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Impact of clinical decision support on receipt of antibiotic prescriptions for acute bronchitis and upper respiratory tract infection

 
 
Research Topic: 
Informatics
 
Personnel: 
McCullough, Mac
 
Citation: 
McCullough JM, Zimmerman FJ, Rodriguez HP. Impact of Clinical Decision Support on Receipt of Antibiotic Prescriptions from Acute Bronchitis and Upper Respiratory Tract Infection. Journal of American Medical Informatics Association. 2014; 21(6): 1091-1097.
Description: 

Objective:

Antibiotics are commonly recognized as non-indicated for acute bronchitis and upper respiratory tract infection (URI), yet their widespread use persists. Clinical decision support in the form of electronic warnings is hypothesized to prevent non-indicated prescriptions. The purpose of this study was to identify the effect of clinical decision support on a common type of non-indicated prescription.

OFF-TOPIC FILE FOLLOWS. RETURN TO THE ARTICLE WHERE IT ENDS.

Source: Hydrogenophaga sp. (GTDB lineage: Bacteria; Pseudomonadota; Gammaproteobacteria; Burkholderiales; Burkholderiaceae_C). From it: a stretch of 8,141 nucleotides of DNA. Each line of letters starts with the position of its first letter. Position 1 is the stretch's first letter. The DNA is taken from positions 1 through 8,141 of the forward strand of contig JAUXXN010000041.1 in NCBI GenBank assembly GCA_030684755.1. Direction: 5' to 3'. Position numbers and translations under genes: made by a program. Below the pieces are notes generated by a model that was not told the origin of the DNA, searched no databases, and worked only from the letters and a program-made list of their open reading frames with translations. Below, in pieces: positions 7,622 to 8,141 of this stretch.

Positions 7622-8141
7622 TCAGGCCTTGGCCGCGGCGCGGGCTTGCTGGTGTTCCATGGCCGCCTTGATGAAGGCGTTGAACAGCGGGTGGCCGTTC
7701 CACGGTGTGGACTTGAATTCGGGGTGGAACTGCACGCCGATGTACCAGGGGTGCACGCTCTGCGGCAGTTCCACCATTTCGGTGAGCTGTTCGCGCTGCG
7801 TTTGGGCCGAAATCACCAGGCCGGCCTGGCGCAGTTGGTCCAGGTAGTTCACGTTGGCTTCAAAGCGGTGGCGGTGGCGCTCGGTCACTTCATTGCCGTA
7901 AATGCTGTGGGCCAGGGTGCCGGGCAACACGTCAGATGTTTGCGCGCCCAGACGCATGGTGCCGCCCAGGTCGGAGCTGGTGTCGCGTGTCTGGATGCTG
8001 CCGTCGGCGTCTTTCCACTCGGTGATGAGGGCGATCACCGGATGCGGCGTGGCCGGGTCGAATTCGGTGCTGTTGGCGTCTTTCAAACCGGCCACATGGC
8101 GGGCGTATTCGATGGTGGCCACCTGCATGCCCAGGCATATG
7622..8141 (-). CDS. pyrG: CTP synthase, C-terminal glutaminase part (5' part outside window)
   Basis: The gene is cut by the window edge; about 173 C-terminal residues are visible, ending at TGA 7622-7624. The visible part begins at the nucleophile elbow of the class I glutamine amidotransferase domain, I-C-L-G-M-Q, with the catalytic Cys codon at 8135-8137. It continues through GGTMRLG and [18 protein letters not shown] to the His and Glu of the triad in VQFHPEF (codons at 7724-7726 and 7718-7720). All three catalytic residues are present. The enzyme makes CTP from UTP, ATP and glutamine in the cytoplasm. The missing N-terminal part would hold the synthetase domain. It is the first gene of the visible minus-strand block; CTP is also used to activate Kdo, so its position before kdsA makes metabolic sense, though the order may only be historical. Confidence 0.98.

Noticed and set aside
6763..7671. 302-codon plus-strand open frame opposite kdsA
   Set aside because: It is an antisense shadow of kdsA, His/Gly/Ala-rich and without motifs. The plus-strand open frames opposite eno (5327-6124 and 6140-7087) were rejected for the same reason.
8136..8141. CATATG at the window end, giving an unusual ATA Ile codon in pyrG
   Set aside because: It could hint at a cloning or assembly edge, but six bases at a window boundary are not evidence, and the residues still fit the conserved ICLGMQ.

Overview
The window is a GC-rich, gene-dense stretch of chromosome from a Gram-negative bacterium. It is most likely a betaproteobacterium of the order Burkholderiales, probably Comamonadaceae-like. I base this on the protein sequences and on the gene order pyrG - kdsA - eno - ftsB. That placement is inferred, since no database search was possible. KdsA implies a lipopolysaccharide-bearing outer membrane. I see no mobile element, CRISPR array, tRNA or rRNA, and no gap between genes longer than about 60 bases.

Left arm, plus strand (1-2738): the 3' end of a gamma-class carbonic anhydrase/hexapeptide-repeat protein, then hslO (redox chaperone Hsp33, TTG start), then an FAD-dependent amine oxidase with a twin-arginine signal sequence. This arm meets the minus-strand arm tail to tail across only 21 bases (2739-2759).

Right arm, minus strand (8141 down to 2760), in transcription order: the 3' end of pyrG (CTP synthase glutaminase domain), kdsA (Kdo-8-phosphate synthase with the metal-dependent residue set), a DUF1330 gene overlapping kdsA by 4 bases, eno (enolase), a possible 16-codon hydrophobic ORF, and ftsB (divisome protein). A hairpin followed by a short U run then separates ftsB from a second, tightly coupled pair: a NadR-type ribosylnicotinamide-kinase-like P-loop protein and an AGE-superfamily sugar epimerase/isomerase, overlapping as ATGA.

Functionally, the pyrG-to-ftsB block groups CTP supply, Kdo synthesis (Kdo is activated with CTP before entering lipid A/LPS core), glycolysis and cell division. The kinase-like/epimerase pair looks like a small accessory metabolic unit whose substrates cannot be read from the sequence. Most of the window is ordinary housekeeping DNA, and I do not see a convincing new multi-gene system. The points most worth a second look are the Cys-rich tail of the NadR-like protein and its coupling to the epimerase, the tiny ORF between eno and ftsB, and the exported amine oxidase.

Matericals & Methods:

Using National Ambulatory Medical Care Survey data from 2006 to 2010, ambulatory visits with a primary diagnosis of acute bronchitis or URI and orders for antibiotic prescriptions were identified. Visits were classified on the basis of clinician report of decision-support use. Generalized estimating equations were used to assess the effect of decision support on likelihood of antibiotic prescription receipt, controlling for patient, provider, and practice characteristics. 

Results:

Clinician use of decision support increased sharply between 2006 (16% of visits) and 2010 (55%). Antibiotic prescribing for acute bronchitis and URI increased from ∼35% of visits in 2006 to ∼45% by 2010. Use of decision support was associated with a 19% lower likelihood of receiving an antibiotic prescription, controlling for patient, provider, and practice characteristics.

Discussion:

In spite of the increased use of decision-support systems and the relatively fewer non-indicated antibiotic prescriptions resulting from the use of decision support, a secular upward trend in non-indicated antibiotic prescribing offset these improvements. 

Conclusions:

The overall effect of decision support suggests an important role for technology in reducing non-indicated prescriptions. Decision support alone may not be sufficient to eliminate non-indicated prescriptions given secular trends.

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